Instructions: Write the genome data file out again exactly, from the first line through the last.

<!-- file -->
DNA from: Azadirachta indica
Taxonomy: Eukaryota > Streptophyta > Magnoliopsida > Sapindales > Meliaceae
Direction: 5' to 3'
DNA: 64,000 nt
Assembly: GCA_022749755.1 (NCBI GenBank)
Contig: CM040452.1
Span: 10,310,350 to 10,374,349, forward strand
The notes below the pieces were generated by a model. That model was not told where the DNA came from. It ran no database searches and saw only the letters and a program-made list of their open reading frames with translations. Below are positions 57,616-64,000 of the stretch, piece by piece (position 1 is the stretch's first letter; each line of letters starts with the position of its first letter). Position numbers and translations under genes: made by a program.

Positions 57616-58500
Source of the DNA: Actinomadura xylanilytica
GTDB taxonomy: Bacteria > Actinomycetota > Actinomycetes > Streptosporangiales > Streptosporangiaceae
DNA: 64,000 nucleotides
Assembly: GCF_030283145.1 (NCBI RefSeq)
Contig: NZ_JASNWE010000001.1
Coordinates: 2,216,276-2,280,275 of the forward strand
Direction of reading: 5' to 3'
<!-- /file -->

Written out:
DNA from: Azadirachta indica
Taxonomy: Eukaryota > Streptophyta > Magnoliopsida > Sapindales > Meliaceae
Direction: 5' to 3'
DNA: 64,000 nt
Assembly: GCA_022749755.1 (NCBI GenBank)
Contig: CM040452.1
Span: 10,310,350 to 10,374,349, forward strand
The notes below the pieces were generated by a model. That model was not told where the DNA came from. It ran no database searches and saw only the letters and a program-made list of their open reading frames with translations. Below are positions 57,616-64,000 of the stretch, piece by piece (position 1 is the stretch's first letter; each line of letters starts with the position of its first letter). Position numbers and translations under genes: made by a program.

Positions 57616-58500
Source of the DNA: Actinomadura xylanilytica
GTDB taxonomy: Bacteria > Actinomycetota > Actinomycetes > Streptosporangiales > Streptosporangiaceae
DNA: 64,000 nucleotides
Assembly: GCF_030283145.1 (NCBI RefSeq)
Contig: NZ_JASNWE010000001.1
Coordinates: 2,216,276-2,280,275 of the forward strand
Direction of reading: 5' to 3'